Aviral and Ali’s Presentation and Abstract


Triggerhappy Commentary: The Reactionary Nature of Social Media and the Transformation of Societal Response

While fake news, trolls, and millennial culture are the most often blamed side effects of social media, the reactionary nature of the medium has gone overlooked as the main culprit for a larger societal problem.  The immediate and instantaneous qualities of social media, for better and for worse, allow for information (regardless of accuracy) to travel around the world like no other time in history.  But the reaction to said information is also travelling at the speed of your bandwidth, with real time responses fueling social movements, collective judgment, and increasing polarization in all aspects of life.  What is missing from the equation is simple: thoughtfulness.  Data needs to be processed before it can be useful, and current events must do the same in our collective conscience.  Instantaneous reactions spell doom for actual thought pieces, and instead social media news feeds are flooded with half baked ideas written by anyone and everyone with access to the internet.  The oversaturation of commentary has created a culture of fatigue.  For this project we will be exploring how the reactionary nature of social media is causing a shift in human behavior, or in fact creating new behaviors in the growing number of participants in online discourse.  We will examine a specific event on social media through its instant reaction, the impact of the reaction on those involved in the conversation, and the sentiment several weeks later.  For example, the recent Executive Order banning immigration from seven Muslim majority nations has inspired a large and polarized reaction from various sects of society.  While the sentiment around the order itself may not change much from the immediate aftermath to the present, false information (whether intentional or not) spread about the details of the order and the number of people affected at airports quickly disseminated across social media and amplified the intensity of people’s reactions.  The consequences of social media in this situation are thereby more difficult to understand.  Did the spread of this information cause protestors and those sympathetic to give money or time to the cause?  Did it mask Islamophobic currents within the far right to those moderates unable to see the ban as targeting Muslims?  What is the responsibility of the platform (Twitter, Facebook, etc.) in managing these unintended consequences?  We will mine the data around several hashtags during different times, allowing the chain of reaction to guide our broader research question about social media’s impact on behavior.  Through a visualization of the social media data we collect, we hope to show the class an alternative and more nuanced approach to the study of social media while avoiding the traps of becoming a millennial-bashing luddite or tech industry sycophant whose bubble never burst.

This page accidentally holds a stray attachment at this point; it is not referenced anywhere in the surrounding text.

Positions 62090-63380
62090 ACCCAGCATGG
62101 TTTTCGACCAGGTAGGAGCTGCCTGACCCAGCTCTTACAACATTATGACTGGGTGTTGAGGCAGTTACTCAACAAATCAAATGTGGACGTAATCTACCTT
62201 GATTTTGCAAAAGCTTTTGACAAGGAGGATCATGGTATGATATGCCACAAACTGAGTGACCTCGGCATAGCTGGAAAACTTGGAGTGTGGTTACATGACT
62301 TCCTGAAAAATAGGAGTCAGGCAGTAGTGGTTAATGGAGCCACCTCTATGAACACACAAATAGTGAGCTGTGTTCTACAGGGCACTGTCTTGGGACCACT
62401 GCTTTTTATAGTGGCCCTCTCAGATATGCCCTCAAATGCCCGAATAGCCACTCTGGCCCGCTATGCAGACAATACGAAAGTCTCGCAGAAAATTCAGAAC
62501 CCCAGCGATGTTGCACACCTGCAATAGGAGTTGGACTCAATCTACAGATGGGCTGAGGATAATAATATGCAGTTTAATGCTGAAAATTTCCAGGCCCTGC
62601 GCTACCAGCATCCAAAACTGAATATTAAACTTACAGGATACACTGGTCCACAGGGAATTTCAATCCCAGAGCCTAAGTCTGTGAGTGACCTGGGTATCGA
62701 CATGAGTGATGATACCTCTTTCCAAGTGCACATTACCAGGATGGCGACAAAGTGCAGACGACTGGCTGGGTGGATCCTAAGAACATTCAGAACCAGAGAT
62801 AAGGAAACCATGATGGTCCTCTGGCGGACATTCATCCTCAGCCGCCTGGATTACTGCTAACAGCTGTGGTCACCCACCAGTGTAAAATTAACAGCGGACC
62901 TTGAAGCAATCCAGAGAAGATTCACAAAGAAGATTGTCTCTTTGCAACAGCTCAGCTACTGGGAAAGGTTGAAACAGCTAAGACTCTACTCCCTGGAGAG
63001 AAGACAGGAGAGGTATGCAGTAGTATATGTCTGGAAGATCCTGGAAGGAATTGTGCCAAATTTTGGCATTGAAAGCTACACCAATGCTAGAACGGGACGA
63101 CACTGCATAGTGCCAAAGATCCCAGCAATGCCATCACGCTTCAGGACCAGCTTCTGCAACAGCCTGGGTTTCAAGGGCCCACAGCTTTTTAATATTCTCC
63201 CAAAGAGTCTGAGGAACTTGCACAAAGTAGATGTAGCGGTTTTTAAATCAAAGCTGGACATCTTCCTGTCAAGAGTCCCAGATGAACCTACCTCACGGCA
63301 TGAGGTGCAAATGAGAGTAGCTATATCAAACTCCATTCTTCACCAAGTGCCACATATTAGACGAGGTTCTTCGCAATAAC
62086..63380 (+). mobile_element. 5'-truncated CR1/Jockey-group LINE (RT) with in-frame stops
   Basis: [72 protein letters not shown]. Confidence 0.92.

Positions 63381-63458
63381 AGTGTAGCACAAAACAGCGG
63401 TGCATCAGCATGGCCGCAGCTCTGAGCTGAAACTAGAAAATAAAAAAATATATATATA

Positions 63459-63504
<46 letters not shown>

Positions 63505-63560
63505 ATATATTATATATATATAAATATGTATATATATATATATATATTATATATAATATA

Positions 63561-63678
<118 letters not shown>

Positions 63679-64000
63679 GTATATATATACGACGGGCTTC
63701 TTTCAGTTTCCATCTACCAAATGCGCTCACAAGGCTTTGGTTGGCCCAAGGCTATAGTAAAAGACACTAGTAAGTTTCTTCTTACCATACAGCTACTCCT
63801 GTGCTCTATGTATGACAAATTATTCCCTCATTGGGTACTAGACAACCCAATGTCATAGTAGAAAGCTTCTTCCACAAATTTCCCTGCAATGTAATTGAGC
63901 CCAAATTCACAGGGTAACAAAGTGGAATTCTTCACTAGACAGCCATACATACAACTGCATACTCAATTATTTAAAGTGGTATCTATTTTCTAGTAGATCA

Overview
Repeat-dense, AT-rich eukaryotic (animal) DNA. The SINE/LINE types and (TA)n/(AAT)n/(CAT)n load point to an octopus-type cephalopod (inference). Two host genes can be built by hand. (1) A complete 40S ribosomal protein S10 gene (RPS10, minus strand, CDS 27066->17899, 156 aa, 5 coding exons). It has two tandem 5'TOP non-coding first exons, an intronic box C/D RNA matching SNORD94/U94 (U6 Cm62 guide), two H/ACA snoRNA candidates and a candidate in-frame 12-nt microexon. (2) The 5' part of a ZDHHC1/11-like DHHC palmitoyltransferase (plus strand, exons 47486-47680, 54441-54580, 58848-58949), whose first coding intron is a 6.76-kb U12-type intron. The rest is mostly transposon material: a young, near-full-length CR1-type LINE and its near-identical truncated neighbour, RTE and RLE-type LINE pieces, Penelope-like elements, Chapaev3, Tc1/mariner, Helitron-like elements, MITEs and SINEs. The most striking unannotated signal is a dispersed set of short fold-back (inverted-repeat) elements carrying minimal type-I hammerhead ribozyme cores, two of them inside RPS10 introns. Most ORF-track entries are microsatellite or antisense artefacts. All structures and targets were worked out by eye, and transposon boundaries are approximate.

Notes for INT200: Algorithms and Culture on 2/16/2017

Presentation by Ryan Leach

Article “Examining the Impact of Ranking on Consumer Behavior and Search Engine Revenue” by Anindya Ghose, Panagiotis Ipeirotis and Beibei Li

-Critical approach to impact of consumer behavior on the search engine
-Looking at hotel search websites
-Study illustrates how the internet can be structured to encourage certain user pathways— particularly consumer pathways
-Parallel with the structure of cities— Psychogeography which maps the relations between late capitalism and structure of urban areas
-Derive— “high theory parkour”— a digital derive? Applying this idea to internet structures, pathways a user can take through hyperlinks,